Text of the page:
Christopher Budd here again.
I wanted to take a moment and mention a couple of things related to security updates and Microsoft Windows 98, Microsoft Windows 98 Second Edition (SE), and Microsoft Windows Millennium Edition (ME).
First, support for Windows 98, Windows 98 Second Edition, and Windows Millennium Edition (Me) ends on July 11, 2006, which is the July 2006 Monthly Bulletin Release date. This means Microsoft will end public and technical support on July 11, 2006. This also includes security updates. As an advance reminder, Windows XP SP1 will also reach a similar end of support date on October 10, 2006. There’s more detail about this and other Support Lifecycle dates on the Support Lifecycle Website: http://www.microsoft.com/lifecycle.
Second, today we’ve made an update to the FAQ in MS06-015 related to the availability of an update for Microsoft Windows 98, Microsoft Windows 98 Second Edition (SE), and Microsoft Windows Millennium Edition (ME).
Specifically, after extensive investigation, we’ve found that it’s not feasible to make the extensive changes necessary to Windows Explorer on these older versions of Windows to eliminate the vulnerability.
This is because during the development of Windows 2000, we made significant enhancements to the underlying architecture of Windows Explorer. The Windows Explorer architecture on these older versions of Windows is much less robust than the more recent Windows architectures.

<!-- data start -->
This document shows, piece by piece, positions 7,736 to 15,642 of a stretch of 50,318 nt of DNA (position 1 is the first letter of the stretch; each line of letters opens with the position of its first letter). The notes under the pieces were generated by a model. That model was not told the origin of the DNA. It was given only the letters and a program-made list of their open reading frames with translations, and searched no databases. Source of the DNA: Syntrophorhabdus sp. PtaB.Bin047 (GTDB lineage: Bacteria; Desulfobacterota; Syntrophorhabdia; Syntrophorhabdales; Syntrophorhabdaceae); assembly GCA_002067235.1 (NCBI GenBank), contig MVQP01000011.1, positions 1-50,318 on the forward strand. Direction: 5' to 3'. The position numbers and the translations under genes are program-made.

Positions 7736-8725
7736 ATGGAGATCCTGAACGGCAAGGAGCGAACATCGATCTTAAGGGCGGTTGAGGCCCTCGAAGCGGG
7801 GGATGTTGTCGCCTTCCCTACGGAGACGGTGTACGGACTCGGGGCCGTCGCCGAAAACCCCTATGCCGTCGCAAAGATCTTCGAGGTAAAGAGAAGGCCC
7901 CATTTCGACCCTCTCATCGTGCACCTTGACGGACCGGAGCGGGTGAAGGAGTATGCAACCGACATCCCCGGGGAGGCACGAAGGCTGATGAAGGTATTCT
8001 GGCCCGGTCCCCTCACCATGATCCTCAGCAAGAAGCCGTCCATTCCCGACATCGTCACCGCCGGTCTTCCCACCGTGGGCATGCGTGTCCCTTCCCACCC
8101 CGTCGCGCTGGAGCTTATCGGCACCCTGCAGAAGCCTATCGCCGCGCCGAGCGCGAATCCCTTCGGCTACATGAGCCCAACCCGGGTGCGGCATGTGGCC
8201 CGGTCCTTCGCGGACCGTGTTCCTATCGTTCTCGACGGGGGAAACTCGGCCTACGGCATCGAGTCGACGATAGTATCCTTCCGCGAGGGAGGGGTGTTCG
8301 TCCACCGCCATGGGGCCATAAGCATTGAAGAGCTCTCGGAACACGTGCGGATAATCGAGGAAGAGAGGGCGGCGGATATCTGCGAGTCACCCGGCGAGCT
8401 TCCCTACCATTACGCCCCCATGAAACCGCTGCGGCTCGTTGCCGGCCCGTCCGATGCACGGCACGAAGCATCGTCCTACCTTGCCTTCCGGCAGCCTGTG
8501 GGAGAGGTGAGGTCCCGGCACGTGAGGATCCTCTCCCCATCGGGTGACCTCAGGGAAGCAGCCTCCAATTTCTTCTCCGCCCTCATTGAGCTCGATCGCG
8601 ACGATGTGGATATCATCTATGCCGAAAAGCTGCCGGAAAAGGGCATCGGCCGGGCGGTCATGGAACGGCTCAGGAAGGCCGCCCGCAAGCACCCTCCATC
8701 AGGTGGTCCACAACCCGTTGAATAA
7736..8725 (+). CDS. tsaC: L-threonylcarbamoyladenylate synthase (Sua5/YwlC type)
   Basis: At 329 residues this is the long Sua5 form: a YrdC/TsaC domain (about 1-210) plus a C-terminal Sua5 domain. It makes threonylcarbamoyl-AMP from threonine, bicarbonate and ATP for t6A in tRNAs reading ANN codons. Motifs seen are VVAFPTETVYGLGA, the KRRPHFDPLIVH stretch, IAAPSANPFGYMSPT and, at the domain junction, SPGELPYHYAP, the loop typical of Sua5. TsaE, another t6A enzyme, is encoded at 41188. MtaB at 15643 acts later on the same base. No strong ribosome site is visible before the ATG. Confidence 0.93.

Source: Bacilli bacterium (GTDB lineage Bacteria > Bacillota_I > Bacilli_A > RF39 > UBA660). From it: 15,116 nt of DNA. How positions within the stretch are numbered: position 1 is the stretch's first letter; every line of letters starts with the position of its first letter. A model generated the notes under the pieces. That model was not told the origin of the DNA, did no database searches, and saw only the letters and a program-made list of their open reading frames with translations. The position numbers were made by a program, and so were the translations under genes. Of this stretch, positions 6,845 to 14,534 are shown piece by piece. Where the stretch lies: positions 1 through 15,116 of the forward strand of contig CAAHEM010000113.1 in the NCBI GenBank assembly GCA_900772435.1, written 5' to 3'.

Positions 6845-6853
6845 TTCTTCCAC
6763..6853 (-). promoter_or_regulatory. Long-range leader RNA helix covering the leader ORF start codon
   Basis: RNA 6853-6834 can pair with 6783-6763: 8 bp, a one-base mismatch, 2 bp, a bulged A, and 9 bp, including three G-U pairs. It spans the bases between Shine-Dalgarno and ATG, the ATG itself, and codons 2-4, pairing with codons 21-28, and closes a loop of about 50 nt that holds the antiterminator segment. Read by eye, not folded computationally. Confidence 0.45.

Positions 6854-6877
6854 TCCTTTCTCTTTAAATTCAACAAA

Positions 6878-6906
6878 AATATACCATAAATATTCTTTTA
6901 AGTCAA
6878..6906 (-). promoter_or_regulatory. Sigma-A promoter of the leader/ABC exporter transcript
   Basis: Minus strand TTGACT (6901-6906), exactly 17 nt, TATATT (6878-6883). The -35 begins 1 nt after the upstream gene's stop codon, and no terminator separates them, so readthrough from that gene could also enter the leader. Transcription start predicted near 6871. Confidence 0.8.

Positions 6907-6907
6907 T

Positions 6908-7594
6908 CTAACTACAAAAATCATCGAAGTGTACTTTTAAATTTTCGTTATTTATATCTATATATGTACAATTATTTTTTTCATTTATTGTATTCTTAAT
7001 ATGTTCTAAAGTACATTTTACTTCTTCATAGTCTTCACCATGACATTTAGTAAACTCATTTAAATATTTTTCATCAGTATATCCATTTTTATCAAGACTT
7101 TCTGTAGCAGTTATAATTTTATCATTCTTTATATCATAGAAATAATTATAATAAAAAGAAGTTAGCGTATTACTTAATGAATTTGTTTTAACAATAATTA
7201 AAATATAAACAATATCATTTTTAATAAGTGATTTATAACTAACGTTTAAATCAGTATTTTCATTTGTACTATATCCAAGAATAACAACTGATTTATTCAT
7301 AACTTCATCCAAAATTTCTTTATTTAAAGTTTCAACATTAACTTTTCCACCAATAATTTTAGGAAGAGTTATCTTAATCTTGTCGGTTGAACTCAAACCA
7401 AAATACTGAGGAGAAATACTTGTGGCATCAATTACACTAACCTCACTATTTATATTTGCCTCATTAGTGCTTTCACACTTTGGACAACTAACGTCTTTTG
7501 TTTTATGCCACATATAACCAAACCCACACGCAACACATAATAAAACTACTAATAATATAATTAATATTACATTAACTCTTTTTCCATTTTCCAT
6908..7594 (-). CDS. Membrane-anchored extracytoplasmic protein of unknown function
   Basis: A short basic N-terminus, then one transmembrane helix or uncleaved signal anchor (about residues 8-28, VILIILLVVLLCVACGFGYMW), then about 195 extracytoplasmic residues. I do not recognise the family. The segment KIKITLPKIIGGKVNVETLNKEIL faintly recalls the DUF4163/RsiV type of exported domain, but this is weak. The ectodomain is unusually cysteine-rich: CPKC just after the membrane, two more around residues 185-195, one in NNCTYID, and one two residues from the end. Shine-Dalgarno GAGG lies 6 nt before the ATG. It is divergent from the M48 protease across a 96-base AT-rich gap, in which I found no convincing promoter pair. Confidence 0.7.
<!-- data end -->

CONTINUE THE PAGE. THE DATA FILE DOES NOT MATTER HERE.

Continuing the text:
Due to these fundamental differences, these changes would require reengineering a significant amount of a critical core component of the operating system. After such a reengineering effort, there would be no assurance that applications designed to run on these platforms would continue to operate on the updated system.
We do strongly recommend that customers still using Microsoft Windows 98, Microsoft Windows 98 Second Edition (SE), and Microsoft Windows Millennium Edition (ME) protect those systems by placing them behind a perimeter firewall which filters traffic on TCP Port 139 which will block attacks attempting to exploit this vulnerability. This is discussed in the “Workarounds” section of the vulnerability.
And, of course, with the upcoming end up support for these products, we strongly recommend that those of you who are still running these older versions of Windows upgrade to a newer, more secure version, such as Windows XP SP2, as soon as possible.
*This posting is provided “AS IS” with no warranties, and confers no rights.*